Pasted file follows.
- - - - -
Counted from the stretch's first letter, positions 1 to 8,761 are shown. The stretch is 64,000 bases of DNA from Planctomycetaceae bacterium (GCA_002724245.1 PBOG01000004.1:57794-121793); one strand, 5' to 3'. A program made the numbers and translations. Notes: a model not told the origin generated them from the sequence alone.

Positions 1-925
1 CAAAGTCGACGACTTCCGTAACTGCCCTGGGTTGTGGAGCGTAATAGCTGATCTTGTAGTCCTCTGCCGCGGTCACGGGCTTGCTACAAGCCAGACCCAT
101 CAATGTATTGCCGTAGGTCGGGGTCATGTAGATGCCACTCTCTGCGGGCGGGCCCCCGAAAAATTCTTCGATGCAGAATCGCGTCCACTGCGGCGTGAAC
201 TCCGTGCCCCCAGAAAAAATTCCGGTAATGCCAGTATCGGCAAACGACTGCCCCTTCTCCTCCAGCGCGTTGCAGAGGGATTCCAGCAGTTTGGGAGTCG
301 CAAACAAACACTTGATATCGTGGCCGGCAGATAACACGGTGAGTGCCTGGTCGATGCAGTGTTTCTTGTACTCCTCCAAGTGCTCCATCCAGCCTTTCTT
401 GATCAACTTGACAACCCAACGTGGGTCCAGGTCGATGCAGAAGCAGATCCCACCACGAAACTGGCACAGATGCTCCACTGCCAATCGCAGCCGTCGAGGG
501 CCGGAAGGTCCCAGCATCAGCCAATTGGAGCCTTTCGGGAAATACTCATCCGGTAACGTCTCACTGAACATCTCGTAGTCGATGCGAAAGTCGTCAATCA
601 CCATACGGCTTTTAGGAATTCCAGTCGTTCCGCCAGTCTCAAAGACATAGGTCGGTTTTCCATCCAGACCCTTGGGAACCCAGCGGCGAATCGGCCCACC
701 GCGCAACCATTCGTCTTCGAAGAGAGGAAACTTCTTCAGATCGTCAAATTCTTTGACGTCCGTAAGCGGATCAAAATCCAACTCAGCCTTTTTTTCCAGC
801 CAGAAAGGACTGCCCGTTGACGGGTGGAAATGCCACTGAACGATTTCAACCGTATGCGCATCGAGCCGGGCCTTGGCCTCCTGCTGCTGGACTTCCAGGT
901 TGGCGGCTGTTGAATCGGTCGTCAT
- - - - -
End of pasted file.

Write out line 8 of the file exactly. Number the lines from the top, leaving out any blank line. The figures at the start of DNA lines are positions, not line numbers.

501 CCGGAAGGTCCCAGCATCAGCCAATTGGAGCCTTTCGGGAAATACTCATCCGGTAACGTCTCACTGAACATCTCGTAGTCGATGCGAAAGTCGTCAATCA